Rainwater Harvesting | Greywater Systems | Water Tanks | Irrigation | Sustainability | Water Conservation |

Cape Town Dam Levels, winter 2015

Water levels at the 6 major dams that supply the City of Cape Town are starting to look bleak. There is however another 6 weeks of winter rainfall left before the weather starts heating up and this will hopefully rescue the City from severe water restriction over summer.

Storage levels from 2011 – 2015

20 July 2015

DAM BULK STORAGE            
  CAPACITY % % % % Current


  Ml 2011 2012 2013 2014 2015 13 July
WEMMERSHOEK 58,644 73.1 59.1 97.7 99.9 58.4 52.9
STEENBRAS LOWER 33,517 64.7 81.4 79.9 89.7 59.3 55.4
STEENBRAS UPPER 31,767 89.8 101.2 90.6 98.1 68.4 66.8
VOËLVLEI 164,095 76.8 61.1 78.0 91.7 41.5 40.2
THEEWATERSKLOOF 480,188 76.8 67.3 85.6 104.2 59.6 55.4
BERG RIVER 130,010 82.6 88.9 100.8 101.4 69.1 60.7
TOTAL STORED 898,221 695,265 633,330 783,035 902,323 520,052 481,594
% STORAGE   77.4 70.5 87.2 100.5 57.9 53.6

Data taken from www.capetown.gov.za


Water outage expected in Ladysmith unless it rains

water saving and recycling

Save water

Western Cape authorities say they fear Ladismith may experience a drought if its local dam doesn’t fill up soon.

Following unusually low rainfall in the area in recent years, the Jan F Le Grange dam is unable to sustain the town.

Officials say a crack in the dam wall has exacerbated the problem, limiting its maximum capacity to 60 percent.

Local Government and Environmental Affairs MEC Anton Bredell says the region is on the brink of a water crisis.

“We’ve only got water left for one month, it’s becoming a crisis. We will set up meetings with the municipality on the provincial disaster management side we will institute water saving measures and request the public work with us on this because we don’t know when we will get more rain in that area.”

Source: EWN

What to do in the face of water outages as dam levels drop.

Dam levels in the Western Cape are dropping quickly due to the summer heat and residence not using water sparingly. Rain is the only way that could save many household from drying up as other water sources, including desalination are not available or too cost intensive.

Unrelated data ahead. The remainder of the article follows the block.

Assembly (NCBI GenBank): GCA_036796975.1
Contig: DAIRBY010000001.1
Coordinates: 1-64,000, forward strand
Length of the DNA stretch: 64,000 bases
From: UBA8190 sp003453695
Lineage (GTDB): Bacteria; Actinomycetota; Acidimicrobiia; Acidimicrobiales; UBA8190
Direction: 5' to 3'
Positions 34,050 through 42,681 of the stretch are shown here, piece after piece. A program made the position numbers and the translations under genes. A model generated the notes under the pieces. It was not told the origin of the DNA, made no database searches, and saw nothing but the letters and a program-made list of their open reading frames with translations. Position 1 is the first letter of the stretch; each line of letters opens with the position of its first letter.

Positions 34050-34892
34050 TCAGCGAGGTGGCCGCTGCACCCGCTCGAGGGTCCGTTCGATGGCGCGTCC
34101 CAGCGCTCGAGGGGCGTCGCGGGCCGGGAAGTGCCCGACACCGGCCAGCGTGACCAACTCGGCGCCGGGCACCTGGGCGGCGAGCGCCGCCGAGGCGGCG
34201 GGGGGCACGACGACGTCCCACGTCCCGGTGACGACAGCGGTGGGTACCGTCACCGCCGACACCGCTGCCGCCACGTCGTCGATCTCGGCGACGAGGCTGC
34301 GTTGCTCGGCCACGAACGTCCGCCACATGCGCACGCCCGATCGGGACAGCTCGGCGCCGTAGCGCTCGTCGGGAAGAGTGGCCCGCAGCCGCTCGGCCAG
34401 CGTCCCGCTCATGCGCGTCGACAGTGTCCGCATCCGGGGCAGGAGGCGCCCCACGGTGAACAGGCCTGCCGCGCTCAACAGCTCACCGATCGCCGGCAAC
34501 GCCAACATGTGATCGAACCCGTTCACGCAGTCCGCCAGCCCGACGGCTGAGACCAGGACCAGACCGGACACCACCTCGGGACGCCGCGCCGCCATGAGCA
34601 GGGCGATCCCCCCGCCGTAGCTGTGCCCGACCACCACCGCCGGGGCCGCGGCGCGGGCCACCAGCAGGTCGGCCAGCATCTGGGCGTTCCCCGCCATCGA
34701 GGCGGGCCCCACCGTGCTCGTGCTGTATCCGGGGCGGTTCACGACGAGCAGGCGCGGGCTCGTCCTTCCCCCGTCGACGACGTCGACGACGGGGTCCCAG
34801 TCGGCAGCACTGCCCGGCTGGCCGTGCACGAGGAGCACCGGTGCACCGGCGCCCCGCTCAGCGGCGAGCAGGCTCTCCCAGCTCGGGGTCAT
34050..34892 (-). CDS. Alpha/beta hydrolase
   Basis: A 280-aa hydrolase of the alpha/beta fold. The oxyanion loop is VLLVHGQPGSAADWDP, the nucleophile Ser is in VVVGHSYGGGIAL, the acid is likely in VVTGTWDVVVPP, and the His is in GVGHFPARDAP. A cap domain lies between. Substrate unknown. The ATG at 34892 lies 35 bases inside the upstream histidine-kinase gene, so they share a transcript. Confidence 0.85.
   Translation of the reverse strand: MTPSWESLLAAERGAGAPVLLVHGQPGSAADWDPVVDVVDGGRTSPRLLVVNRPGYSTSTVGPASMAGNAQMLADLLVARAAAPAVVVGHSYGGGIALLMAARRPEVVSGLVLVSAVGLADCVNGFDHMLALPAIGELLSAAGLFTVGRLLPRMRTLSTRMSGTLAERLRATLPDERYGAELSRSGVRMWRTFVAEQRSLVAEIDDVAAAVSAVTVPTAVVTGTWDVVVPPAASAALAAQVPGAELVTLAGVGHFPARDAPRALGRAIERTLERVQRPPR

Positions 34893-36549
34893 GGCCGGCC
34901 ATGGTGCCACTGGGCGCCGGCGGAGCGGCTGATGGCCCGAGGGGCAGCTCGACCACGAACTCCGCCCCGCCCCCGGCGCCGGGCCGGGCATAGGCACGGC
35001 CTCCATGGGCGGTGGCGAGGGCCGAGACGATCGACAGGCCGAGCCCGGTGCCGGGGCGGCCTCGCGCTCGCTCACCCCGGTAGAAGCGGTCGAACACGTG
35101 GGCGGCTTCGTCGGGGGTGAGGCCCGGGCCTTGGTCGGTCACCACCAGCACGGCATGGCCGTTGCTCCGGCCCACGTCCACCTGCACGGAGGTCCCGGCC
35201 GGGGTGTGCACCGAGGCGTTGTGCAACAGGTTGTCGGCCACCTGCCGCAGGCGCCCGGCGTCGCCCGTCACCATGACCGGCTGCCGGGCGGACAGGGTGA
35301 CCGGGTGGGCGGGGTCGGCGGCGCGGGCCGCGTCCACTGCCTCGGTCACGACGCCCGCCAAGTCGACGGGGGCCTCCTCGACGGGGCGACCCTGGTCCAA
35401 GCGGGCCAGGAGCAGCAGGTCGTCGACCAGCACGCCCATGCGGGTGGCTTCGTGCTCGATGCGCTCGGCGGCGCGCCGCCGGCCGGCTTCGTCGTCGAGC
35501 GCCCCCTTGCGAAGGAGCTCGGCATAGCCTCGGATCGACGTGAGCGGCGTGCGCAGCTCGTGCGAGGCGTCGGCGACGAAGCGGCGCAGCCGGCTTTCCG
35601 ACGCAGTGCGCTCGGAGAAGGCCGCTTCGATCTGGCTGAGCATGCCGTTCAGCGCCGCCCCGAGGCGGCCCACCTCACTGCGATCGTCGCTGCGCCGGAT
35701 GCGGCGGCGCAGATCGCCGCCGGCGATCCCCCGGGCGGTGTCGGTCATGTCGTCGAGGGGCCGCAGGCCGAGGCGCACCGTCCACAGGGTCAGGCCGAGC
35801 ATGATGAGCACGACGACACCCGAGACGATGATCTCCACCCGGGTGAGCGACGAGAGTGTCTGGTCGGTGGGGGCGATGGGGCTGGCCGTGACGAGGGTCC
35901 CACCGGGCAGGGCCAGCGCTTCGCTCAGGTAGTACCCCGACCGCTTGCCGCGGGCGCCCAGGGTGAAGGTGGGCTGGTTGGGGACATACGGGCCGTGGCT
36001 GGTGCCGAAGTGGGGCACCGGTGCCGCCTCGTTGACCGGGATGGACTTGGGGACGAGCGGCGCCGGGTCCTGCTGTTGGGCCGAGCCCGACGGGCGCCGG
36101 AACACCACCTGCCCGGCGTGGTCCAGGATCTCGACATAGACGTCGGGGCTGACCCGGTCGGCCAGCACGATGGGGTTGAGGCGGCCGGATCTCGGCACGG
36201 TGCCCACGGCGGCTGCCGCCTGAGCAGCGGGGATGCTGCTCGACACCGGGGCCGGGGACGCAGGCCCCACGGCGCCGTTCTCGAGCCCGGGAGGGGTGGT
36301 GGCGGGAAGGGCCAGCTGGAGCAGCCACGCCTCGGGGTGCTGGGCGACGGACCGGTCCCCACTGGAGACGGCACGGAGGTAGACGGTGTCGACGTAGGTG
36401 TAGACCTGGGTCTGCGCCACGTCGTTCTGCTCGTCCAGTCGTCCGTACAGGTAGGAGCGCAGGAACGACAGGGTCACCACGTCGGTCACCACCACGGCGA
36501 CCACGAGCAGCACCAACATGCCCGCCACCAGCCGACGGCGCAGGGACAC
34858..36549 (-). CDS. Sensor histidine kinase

By harvesting rainwater and recycling greywater the average household could save as much as 90% of their water bill. Over the rainy months households can expect to not use municipal water at all. During the dry summer months household can supplement their rainwater supplies with municipal water while recycling their greywater (bath, shower and laundry water) for garden irrigation.

Not only does rainwater harvesting and greywater reuse minimise  municipal water use but it allows for municipal independence and off-grid living.

Water usage identified as important way to ease electricity crisis

water pump

Water pump station


Stellenbosch University’s Eugene Cloete on Wednesday presented a report commissioned by the Department of Science and Technology, and prepared by a panel of local and international experts from the Academy of Science of SA. The experts volunteered their time.

The State of Green Technologies in SA report was released as SA searches for quick fixes to address a crisis arising from breakdowns in Eskom’s ageing and poorly maintained fleet, which have led to more frequent load shedding.

While the government has given Eskom a mandate to buy power from independent producers, there was a need for a separate buying entity to level the playing field. But the draft bill to create one, the Independent Systems and Market Operator (ISMO) Bill, was blocked in Parliament in March.

Prof Cloete said consumers should be educated about cutting water usage, as pumping water consumed quite a lot of electricity. In Gauteng this would require discussions among Rand Water, East Rand Water and Eskom. “In my opinion, we don’t value water because it is too cheap,” he said.

The longer-term green solution to the country’s power crisis was to make significant capital investment in technologies such as nuclear energy. That required decisions to be made immediately, Prof Cloete said.